Intergenerational Effects of Disability Benefits - Evidence from Canadian Social Assistance Programs
Using Statistics Canada's National Longitudinal Survey of Children and Youth (NLSCY), this paper presents the first evidence on whether increased disability benefits reduce the negative consequences of parental disability on childrenâ€™s well-being. Using a continuous difference-in-differences (DD) approach, we analyze whether gaps in developmental outcomes between children of disabled and non-disabled parents vary with the benefit level. We find strong evidence that higher parental disability benefits lead to improvements in children's cognitive functioning and non-cognitive development, as measured by math scores in standardized tests, and hyperactive and emotional anxiety symptoms. The effect is larger on children with a disabled mother than on those with a disabled father - which is consistent with the â€œgood mother hypothesisâ€ that a motherâ€™s income is more likely than a fatherâ€™s to be spent in ways that benefit the children.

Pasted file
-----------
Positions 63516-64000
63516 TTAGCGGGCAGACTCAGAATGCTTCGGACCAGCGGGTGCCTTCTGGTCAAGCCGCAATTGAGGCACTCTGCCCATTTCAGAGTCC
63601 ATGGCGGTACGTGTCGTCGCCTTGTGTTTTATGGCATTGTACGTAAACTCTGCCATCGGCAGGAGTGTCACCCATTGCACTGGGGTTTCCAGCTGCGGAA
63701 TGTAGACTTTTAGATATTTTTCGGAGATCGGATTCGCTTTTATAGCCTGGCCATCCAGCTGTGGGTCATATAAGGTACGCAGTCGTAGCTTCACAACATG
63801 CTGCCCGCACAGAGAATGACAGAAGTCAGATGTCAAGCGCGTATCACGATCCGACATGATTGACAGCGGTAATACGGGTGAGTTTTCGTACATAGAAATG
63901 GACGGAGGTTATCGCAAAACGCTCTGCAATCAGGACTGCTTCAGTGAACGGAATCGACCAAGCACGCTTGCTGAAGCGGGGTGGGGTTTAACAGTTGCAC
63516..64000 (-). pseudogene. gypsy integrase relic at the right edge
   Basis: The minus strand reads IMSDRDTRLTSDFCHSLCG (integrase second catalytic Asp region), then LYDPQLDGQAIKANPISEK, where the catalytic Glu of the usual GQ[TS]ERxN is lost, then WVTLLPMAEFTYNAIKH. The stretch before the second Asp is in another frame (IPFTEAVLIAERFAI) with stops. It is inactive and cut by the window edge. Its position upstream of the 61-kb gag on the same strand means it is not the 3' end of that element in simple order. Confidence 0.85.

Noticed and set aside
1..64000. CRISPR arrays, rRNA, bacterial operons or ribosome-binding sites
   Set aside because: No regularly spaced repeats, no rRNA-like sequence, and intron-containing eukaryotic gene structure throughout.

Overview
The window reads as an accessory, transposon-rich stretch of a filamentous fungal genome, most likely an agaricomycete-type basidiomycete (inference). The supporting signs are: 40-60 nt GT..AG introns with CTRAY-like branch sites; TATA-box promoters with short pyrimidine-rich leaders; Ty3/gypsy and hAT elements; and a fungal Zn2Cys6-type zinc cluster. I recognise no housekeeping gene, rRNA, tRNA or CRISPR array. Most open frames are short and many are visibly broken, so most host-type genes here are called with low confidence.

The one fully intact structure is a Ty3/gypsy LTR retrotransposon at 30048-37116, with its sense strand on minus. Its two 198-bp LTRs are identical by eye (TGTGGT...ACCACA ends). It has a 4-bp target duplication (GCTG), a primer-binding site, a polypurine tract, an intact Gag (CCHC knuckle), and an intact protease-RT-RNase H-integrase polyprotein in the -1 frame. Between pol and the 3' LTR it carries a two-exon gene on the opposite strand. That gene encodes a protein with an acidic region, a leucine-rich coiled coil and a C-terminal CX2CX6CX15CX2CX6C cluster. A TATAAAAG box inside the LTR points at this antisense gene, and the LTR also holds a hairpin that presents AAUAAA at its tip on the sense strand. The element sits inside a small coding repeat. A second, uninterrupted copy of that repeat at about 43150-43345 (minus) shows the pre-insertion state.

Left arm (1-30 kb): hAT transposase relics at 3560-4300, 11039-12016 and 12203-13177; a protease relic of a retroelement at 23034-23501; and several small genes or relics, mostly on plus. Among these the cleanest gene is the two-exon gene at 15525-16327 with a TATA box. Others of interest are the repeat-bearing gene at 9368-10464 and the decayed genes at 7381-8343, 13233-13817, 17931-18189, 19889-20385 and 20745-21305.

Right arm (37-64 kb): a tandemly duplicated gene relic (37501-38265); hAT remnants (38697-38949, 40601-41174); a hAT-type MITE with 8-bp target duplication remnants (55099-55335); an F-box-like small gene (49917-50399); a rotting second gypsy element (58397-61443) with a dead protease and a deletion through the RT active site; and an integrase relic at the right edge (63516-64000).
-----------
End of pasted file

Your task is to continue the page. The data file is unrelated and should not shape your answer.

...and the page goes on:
|Date of creation:||30 Jul 2013|
|Date of revision:||30 Jul 2013|
|Contact details of provider:|| Web page: http://www.clsrn.econ.ubc.ca/|
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